Scissors cut paper. Paper covers rock. Rock crushes scissors. This much we know. But in times of an ever-growing number of streaming giants vying for the audience’s eyeballs – and the wallets attached to those eyeballs – a new question emerges: Can a ring beat a dragon?
Just like Game of Thrones has dominated – and in many ways pushed the envelope for – the television/computer screen in the streaming world (winning 59 Emmys and earning 160 overall nominations), The Lord of the Rings has been equally as dominant on the big screen (winning 17 Oscars). Now, the prequels of these two all-time franchises are going head-to-head in a fantasy streaming competition that has undoubtedly crossed over into full-fledged pop culture entertainment of the masses.
Having debuted its first episode on August 21st, HBO and The House of the Dragon have already delivered the first exclamation point of this heavy-weight match-up: With more than 10 million viewers on release night and over 20 million in the first week, the series has instantly become the most successful launch of an HBO show of all time. Within less than one week, the show was renewed for season two.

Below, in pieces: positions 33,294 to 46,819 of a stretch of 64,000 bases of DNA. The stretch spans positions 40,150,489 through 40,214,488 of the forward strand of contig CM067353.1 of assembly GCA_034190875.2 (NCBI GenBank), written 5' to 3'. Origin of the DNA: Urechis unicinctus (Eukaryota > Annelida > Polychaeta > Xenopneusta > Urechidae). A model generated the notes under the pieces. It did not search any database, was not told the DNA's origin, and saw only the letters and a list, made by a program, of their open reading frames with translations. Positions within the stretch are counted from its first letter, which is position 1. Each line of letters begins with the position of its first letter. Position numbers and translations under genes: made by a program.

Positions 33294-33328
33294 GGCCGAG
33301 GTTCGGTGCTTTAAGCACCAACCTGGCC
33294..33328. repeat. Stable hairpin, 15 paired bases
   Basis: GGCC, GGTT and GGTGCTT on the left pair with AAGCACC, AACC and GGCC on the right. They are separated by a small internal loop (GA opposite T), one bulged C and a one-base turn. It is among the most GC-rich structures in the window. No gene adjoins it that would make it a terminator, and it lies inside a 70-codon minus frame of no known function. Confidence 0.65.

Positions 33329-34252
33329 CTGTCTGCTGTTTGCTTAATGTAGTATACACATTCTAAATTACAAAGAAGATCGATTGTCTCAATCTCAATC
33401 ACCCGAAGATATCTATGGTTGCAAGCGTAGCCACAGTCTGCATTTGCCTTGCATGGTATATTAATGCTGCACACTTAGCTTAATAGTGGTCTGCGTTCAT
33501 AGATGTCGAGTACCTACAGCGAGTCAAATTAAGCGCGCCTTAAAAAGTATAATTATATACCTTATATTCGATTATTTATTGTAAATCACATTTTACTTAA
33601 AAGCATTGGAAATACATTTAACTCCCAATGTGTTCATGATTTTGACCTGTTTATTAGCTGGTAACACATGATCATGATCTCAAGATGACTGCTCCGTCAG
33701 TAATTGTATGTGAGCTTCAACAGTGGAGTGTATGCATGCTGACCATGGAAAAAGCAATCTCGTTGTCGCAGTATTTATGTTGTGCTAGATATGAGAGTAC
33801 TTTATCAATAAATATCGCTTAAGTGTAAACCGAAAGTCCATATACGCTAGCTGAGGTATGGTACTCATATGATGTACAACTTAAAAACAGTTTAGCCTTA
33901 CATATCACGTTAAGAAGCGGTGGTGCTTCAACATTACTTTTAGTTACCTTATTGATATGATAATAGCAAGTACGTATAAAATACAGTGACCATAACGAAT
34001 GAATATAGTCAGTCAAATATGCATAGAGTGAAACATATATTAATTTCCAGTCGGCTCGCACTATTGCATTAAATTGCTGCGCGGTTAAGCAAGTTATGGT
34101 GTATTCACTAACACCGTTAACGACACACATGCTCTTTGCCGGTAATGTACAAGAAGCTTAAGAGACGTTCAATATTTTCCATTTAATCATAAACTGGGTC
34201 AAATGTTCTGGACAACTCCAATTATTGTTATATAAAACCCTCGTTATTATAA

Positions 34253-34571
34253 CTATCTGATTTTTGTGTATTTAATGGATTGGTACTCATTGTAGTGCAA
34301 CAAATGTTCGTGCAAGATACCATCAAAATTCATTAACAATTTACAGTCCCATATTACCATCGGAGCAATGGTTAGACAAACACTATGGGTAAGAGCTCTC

Factoring in $250 million for the acquisition of the franchise and close to $500 million for the actual production and marketing of The Rings of Power, Amazon is set to break the bank as well as the record books for a series, that it has apparently committed to for five seasons already. With the premier episode dropping September 2nd, production for season two is already scheduled to kick off in October.
While streaming success stories can come out of nowhere – think Tiger King or Squid Game – they rarely go head-to-head on a weekly basis. But with The Rings of Power and House of the Dragons, the gloves are off – just like it’s mandatory for a game of rock, paper, scissors – and the viewers can make up their mind if the ring is able to de-throne the dragon.
While you debate the superiority of one series or the other – or even the coexistence of both of them – enjoy this visual representation of what it looks like to dominate the streaming competition (aka. House of the Dragon, Episode 1, on release night):